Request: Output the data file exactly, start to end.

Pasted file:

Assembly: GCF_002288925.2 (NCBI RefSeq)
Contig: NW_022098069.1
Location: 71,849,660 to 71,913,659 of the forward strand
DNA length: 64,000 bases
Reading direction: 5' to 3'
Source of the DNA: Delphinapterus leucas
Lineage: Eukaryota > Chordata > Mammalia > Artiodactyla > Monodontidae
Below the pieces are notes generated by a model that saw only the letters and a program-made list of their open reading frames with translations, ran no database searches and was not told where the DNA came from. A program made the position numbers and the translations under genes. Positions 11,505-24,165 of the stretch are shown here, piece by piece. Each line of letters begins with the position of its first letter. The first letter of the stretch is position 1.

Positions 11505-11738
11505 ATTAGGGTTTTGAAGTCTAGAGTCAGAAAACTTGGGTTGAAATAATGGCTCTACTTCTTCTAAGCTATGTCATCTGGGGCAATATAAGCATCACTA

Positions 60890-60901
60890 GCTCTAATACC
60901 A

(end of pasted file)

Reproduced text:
Assembly: GCF_002288925.2 (NCBI RefSeq)
Contig: NW_022098069.1
Location: 71,849,660 to 71,913,659 of the forward strand
DNA length: 64,000 bases
Reading direction: 5' to 3'
Source of the DNA: Delphinapterus leucas
Lineage: Eukaryota > Chordata > Mammalia > Artiodactyla > Monodontidae
Below the pieces are notes generated by a model that saw only the letters and a program-made list of their open reading frames with translations, ran no database searches and was not told where the DNA came from. A program made the position numbers and the translations under genes. Positions 11,505-24,165 of the stretch are shown here, piece by piece. Each line of letters begins with the position of its first letter. The first letter of the stretch is position 1.

Positions 11505-11738
11505 ATTAGGGTTTTGAAGTCTAGAGTCAGAAAACTTGGGTTGAAATAATGGCTCTACTTCTTCTAAGCTATGTCATCTGGGGCAATATAAGCATCACTA

Positions 60890-60901
60890 GCTCTAATACC
60901 A